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Many Minds

Mar 7, 2024

If you want to have a rich social life, you're going to need to know who's who. You'll need to distinguish friend from foe, sister from stranger. And you're going to need to hold those distinctions in your head— for at least a little while. This is true not just for humans but—we have to assume—for other social species as well. But which species? And for how long can other creatures hold on to these kinds of social memories? 

My guests today are Dr. Laura Lewis and Dr. Chris Krupenye. Laura is a biological anthropologist and postdoctoral scholar at UC Berkeley; Chris is a comparative psychologist and an Assistant Professor at Johns Hopkins. Along with a larger team, Laura and Chris recently authored a paper on memory for familiar faces in chimpanzees and bonobos. In it, they show that our closest cousins remember their groupmates for decades.

Here, we chat about the paper and the backstory behind it. We consider the anecdotes about long-term memory in great apes—and how Laura and Chris decided to go beyond those anecdotes. We talk about the evidence for complex social memory across the animal kingdom. We discuss the use of eye-tracking with primates and its advantages over earlier methods. We also talk about why long-term social memory might have evolved. Along the way, we touch on dolphins, ravens, and lemurs; voices, gaits, and names; the different gradations of recognition; and how memory serves as a critical foundation for social life more generally. 

Alright friends, without further ado, here's my conversation with Laura Lewis and Chris Krupenye. Enjoy!


 A transcript of this episode is available here.


Notes and links

4:30 – Dr. Lewis and Dr. Krupenye worked together in the lab of Dr. Brian Hare, a former guest on the podcast. 

8:30 – The video of Mama and the primatologist Jan van Hooff.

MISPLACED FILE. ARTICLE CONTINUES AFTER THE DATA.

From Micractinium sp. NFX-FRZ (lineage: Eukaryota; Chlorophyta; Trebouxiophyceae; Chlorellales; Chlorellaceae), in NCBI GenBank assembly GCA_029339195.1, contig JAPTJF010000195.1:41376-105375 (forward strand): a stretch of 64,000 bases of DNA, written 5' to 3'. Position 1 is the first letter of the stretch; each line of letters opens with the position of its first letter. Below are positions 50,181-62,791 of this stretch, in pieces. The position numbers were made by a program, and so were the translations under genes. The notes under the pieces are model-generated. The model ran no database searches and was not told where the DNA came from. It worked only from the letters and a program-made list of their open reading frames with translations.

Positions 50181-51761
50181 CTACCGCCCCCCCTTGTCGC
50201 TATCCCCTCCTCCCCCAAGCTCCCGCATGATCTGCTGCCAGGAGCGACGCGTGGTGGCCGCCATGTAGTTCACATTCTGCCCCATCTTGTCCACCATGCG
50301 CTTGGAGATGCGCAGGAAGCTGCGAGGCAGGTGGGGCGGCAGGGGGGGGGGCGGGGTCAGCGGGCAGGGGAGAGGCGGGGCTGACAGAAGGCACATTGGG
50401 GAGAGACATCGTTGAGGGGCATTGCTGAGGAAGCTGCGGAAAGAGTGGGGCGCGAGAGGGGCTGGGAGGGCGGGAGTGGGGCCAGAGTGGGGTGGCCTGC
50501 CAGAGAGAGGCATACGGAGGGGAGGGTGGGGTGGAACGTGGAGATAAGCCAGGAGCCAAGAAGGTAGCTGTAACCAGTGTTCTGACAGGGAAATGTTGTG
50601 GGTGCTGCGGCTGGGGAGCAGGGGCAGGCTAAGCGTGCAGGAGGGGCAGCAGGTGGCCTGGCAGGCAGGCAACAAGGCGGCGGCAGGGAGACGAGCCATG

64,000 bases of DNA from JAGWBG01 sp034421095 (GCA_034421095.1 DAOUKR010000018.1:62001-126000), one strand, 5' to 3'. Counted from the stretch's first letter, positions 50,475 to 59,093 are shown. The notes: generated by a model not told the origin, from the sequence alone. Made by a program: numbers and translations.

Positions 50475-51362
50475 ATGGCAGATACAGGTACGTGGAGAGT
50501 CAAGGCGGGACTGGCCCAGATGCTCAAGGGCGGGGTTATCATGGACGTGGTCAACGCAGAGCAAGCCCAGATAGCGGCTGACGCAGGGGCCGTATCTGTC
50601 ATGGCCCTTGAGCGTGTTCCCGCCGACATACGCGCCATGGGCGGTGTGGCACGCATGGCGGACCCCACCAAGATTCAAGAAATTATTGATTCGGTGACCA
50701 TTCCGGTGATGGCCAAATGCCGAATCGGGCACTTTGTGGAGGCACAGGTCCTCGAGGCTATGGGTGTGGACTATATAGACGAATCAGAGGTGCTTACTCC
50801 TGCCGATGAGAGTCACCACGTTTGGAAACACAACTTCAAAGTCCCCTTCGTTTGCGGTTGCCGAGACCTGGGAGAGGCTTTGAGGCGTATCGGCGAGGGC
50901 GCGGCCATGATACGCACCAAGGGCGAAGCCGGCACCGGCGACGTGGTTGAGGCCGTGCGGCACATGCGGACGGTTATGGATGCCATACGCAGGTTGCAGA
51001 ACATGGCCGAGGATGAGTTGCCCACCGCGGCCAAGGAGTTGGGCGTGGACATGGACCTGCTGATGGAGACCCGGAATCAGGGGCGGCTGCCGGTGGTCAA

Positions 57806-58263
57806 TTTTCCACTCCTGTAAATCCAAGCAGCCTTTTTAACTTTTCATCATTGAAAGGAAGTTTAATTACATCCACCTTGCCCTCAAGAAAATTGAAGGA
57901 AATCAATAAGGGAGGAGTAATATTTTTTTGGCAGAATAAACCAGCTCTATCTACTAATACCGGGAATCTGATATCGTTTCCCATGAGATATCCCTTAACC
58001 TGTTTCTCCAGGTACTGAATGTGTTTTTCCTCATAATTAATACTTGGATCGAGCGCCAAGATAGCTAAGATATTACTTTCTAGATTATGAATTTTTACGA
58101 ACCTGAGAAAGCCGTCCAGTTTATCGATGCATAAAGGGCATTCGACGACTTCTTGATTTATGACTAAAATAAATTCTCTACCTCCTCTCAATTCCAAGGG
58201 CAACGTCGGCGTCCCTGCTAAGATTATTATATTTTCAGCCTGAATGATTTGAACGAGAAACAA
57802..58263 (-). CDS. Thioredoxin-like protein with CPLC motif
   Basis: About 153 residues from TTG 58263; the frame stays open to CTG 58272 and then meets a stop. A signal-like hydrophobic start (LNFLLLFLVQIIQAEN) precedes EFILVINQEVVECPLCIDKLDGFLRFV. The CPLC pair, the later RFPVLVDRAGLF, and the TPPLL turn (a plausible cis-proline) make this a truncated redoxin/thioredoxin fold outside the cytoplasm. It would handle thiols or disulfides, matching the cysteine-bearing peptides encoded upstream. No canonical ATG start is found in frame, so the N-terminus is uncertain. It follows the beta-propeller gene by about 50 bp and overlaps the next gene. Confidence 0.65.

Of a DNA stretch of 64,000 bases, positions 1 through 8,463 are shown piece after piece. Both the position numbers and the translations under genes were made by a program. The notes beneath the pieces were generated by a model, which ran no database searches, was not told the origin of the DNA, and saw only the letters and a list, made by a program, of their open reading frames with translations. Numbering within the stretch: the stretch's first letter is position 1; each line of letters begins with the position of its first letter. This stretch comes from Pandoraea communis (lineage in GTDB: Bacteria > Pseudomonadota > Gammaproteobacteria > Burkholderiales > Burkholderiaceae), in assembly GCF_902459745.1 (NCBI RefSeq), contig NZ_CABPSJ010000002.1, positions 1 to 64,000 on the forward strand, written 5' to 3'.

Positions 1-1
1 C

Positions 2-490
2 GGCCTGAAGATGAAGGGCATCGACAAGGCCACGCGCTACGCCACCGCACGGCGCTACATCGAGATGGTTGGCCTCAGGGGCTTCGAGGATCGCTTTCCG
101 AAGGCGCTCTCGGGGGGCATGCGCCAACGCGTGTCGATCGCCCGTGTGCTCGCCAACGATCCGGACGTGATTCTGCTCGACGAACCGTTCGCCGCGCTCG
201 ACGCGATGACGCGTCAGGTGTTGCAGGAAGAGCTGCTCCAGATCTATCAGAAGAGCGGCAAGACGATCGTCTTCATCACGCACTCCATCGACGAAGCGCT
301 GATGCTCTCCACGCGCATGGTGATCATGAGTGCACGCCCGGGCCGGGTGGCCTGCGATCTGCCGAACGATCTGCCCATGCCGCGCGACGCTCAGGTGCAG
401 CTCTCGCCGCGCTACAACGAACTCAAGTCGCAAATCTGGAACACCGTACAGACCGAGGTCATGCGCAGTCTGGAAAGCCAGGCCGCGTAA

12:00 – For research on the remarkably long social memories of dolphins, see here

14:00 – For research on long-term voice recognition in bonobos, see here.

19:30 – Another collaborator on the paper we’re discussing was Dr. Fumihiro Kano, affiliated with the Kumamoto Sanctuary.

29:30 – For more on the use of eye-tracking with primates, see a recent review paper by Dr. Lewis and Dr. Krupenye. 

34:00 – For the previous study by Dr. Lewis, Dr. Krupenye, and colleagues about how bonobos and chimpanzees attend to current groupmates, see here

41:00 – A popular article reviewing bonobo social behavior. 

54:30 – A research paper on individual recognition by scent in chimpanzees.

55:30 – A research paper on individual recognition by butt in chimpanzees.



‘Long-term memory for affiliates in ravens’

‘Decades-long social memory in bottlenose dolphins’

‘Enduring voice recognition in bonobos’


Many Minds is a project of the Diverse Intelligences Summer Institute, which is made possible by a generous grant from the Templeton World Charity Foundation to UCLA. It is hosted and produced by Kensy Cooperrider, with help from Assistant Producer Urte Laukaityte and with creative support from DISI Directors Erica Cartmill and Jacob Foster. Our artwork is by Ben Oldroyd. Our transcripts are created by Sarah Dopierala.

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